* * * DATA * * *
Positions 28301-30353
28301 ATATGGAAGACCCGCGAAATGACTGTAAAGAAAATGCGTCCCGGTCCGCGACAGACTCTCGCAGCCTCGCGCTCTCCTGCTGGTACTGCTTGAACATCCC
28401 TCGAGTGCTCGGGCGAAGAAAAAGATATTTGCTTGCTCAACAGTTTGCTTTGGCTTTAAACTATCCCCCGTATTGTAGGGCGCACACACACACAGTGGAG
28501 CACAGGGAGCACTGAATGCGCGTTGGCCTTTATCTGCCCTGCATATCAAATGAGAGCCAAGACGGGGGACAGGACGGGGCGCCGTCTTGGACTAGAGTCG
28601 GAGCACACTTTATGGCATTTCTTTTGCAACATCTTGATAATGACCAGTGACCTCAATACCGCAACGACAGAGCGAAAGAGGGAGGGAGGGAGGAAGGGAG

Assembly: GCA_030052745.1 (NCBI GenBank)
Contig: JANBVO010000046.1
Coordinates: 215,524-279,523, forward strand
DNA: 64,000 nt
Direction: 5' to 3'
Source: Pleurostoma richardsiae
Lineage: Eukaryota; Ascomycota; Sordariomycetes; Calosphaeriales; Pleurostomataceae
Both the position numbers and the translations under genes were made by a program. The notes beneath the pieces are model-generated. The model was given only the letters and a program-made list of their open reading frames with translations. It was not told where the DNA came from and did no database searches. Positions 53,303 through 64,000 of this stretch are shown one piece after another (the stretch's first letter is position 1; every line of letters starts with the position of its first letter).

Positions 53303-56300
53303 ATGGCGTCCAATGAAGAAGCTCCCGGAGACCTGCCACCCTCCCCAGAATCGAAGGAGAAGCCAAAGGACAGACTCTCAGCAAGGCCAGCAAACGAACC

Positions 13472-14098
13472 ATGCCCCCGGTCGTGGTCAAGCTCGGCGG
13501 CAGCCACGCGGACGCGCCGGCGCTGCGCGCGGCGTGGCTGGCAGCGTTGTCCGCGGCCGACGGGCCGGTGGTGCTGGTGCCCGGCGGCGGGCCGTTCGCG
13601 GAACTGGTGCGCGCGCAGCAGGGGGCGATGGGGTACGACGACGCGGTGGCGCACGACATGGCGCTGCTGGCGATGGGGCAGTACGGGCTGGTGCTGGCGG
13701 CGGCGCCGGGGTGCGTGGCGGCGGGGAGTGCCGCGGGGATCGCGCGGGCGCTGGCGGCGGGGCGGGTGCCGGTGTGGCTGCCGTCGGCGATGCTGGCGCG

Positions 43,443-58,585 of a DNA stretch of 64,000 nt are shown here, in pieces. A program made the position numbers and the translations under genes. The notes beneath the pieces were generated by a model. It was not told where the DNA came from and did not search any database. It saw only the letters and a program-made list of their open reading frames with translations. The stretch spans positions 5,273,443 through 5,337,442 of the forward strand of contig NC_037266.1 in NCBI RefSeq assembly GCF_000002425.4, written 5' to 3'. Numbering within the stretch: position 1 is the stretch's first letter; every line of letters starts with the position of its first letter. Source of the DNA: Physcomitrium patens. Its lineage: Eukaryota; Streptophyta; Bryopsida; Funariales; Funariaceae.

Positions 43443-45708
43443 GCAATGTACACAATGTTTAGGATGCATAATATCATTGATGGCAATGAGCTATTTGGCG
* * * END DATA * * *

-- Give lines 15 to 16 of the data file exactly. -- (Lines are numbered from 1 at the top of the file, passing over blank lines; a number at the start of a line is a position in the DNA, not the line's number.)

53303 ATGGCGTCCAATGAAGAAGCTCCCGGAGACCTGCCACCCTCCCCAGAATCGAAGGAGAAGCCAAAGGACAGACTCTCAGCAAGGCCAGCAAACGAACC

Positions 13472-14098